The other fascinating area of the headquarters was the quality-assurance area. My personal experience with Shure equipment anecdotally proves that it makes durable gear, but seeing what the team puts its gear through really proved it. Shure has been making audio equipment since before the Great Depression. Their mics and headsets have delivered presidential speeches and rock music iconic enough to put it on U.S. stamps. They’ve been on the battlefield and even up into space.
In other words, Shure gear has been subjected to the worst conditions possible and come out the other side still working. At Shure, there are people whose job it is to drop mics. Only they don’t just drop them, they slam them to the ground repeatedly with machines designed to beat the hell out of some very expensive microphones. Across the room, there’s a wall of twisting motors with wiring strung between them. These motors flex and twist the wires used in Shure gear countless times to make sure the wire isn’t going to wear down under heavy use.
As I hinted at before, humans are wet and squishy, so another test is the ‘sweat test.’ One of the guys I talked to accidentally ran his SE215s through the wash after a 4th of July party, and they came out still kicking. But in the office, Shure’s QA engineers have a sealed chamber that they mount microphones and listening devices in. In this the chamber, the products are they’re subjected to some truly rank artificial sweat, applied by machine one drip after another for weeks at a time. If you ever have the chance to smell artificial sweat, don’t.
While Shure can’t reasonably account for every situation, they test for as many as they can. There’s a section with a dropped ceiling and fluorescent lights to simulate an office environment for business-focused gear, while the stuff that gets used in concerts can be put into close proximity to a huge wall of LEDs, which have historically wreaked havoc on wireless audio.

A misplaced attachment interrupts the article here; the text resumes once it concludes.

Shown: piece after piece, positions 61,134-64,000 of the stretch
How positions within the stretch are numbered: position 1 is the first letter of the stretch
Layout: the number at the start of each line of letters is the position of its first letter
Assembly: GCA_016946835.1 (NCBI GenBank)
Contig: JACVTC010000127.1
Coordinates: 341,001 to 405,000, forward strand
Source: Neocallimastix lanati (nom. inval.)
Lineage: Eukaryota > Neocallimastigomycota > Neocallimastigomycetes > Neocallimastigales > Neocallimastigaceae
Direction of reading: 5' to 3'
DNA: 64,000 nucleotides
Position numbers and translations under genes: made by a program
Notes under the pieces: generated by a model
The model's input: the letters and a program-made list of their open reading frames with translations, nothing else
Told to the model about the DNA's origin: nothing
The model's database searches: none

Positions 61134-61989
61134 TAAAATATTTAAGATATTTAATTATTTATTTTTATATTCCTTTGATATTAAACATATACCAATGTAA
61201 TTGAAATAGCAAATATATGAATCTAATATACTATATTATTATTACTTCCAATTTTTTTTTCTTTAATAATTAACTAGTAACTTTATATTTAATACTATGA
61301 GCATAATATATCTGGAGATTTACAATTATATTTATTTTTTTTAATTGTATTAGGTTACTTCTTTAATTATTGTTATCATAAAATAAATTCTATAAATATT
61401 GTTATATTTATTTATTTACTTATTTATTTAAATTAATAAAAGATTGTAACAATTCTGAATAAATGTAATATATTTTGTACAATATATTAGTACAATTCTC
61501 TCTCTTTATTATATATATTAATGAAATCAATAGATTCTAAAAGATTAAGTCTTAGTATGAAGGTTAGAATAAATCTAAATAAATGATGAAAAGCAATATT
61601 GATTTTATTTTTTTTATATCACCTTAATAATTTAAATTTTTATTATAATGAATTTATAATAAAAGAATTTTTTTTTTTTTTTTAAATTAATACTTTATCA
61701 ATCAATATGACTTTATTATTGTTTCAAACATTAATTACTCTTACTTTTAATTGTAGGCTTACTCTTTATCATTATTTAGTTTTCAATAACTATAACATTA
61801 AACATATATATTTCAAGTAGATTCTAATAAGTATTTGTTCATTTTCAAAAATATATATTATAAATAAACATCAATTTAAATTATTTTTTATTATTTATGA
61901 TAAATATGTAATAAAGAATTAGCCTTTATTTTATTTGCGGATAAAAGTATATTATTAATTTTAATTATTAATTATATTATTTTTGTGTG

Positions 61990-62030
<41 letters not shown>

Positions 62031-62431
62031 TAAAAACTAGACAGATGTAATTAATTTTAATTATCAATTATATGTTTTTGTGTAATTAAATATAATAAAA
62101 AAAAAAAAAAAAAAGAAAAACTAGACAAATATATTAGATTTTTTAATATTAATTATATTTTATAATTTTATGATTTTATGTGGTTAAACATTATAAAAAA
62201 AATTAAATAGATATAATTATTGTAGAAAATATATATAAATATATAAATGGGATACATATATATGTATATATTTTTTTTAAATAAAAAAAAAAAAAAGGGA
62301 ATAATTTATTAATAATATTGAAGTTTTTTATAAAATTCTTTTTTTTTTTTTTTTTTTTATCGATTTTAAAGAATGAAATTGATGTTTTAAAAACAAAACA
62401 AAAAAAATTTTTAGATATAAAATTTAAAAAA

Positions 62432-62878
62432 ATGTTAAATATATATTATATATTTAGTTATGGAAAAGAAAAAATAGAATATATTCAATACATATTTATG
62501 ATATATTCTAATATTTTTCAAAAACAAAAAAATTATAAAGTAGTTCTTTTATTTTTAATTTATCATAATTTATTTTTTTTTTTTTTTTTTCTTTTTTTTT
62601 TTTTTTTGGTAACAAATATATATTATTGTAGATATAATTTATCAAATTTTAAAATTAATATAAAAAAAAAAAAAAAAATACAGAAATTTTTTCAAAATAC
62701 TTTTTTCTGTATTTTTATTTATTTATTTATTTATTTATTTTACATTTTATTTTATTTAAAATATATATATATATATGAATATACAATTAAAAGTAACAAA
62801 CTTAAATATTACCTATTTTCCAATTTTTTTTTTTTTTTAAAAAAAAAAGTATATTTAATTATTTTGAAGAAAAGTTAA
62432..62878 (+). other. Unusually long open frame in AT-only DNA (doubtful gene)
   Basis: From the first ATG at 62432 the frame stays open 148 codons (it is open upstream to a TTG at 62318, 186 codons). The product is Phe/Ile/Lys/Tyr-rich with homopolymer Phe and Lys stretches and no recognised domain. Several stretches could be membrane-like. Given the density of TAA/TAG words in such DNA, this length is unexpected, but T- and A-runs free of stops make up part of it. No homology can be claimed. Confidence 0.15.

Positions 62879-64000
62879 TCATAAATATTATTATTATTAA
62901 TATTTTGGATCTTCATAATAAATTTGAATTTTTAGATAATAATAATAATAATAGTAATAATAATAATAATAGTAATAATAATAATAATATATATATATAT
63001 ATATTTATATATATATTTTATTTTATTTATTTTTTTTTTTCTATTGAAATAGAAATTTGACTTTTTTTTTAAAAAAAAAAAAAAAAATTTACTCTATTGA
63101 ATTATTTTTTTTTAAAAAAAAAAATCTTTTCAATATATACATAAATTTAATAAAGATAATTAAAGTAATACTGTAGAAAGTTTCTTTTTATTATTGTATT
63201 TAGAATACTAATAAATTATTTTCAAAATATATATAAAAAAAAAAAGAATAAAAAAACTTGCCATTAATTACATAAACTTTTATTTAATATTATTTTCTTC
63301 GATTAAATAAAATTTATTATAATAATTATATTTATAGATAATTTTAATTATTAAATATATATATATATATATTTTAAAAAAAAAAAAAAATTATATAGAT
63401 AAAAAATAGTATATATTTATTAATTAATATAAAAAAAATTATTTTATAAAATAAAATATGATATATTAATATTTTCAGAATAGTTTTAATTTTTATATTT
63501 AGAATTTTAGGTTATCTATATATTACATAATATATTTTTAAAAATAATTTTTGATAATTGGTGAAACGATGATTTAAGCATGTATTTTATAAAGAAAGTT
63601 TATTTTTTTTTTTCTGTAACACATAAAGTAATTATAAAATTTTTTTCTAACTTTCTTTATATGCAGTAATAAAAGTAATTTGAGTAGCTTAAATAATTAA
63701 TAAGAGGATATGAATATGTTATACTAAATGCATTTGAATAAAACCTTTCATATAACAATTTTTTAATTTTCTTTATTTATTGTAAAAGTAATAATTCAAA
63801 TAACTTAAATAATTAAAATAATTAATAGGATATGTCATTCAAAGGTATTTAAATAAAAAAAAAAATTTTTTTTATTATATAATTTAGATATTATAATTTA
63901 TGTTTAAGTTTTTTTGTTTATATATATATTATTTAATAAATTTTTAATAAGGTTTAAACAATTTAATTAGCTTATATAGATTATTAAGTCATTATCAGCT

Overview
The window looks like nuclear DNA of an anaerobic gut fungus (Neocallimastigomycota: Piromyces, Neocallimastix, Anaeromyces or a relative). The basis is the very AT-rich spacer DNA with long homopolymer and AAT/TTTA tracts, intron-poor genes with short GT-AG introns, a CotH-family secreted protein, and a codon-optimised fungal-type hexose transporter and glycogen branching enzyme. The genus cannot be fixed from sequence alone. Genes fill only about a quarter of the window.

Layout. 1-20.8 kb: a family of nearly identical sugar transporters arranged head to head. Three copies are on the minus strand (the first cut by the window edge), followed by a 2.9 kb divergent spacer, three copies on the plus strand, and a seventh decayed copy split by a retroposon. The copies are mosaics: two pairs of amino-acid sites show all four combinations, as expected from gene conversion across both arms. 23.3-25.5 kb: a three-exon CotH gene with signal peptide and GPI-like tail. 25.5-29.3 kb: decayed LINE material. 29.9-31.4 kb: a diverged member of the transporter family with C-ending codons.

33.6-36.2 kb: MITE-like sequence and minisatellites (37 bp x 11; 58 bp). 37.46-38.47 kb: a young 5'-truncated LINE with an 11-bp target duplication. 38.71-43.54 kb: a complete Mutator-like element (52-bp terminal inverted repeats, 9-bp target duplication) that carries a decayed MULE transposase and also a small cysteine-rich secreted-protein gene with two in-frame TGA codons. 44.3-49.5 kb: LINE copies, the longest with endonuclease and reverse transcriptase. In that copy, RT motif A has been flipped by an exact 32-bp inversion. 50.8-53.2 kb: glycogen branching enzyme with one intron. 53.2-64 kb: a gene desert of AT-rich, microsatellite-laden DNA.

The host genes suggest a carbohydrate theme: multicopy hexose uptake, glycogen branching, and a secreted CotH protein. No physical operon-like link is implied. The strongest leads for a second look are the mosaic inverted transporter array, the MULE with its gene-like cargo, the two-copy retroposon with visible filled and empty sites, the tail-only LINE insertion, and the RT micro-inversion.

It’s only in the last 20 years or so that the company has been making equipment aimed at the everyday consumer, but after seeing what even consumer-grade Shure gear goes through before it hits manufacturing, I’m not surprised at how well they hold up. that I’ve been able to beat the hell out of my earbuds, taking them into below-zero weather every day for months (because that’s what life in Minnesota is like), jamming them into my backpack day after day, and generally mistreating them, only to have them still sound pretty great after all that.
To top it off, I’d remembered to bring my SE215s with me. In a quiet moment between checking out different earbuds at the downtown Chicago office, I got a chance to show them to one of Shure’s product managers. Immediately, he could tell how old they were with just a glance.
To be sure, though, he flipped on his phone’s flashlight, and held the tiny bud up close to his eye, and peered through its translucent casing, confirming that I’d indeed grabbed a pair of first-run earbuds in what is now a long-running product line. “This is what it’s all about,” he’d said. About making sturdy, durable products that people carry with them. In a room with earbuds that retail for $800, $1,200, and $2,500, getting to talk about my seven-year-old headphones might’ve been the highlight.
I haven’t been lucky enough to tour any other audio facilities just yet, but Shure’s history and process left an impression on me that makes me feel like my long-standing affection for the company is earned.
Disclaimer: Shure paid for travel and accommodations to preview this product and tour the Shure headquarters, and we received the RMCE-BT2 adapter along with a pair of Shure SE53s (which will be reviewed separately).
All images are copyrighted works of Shure Incorporated, used with permission.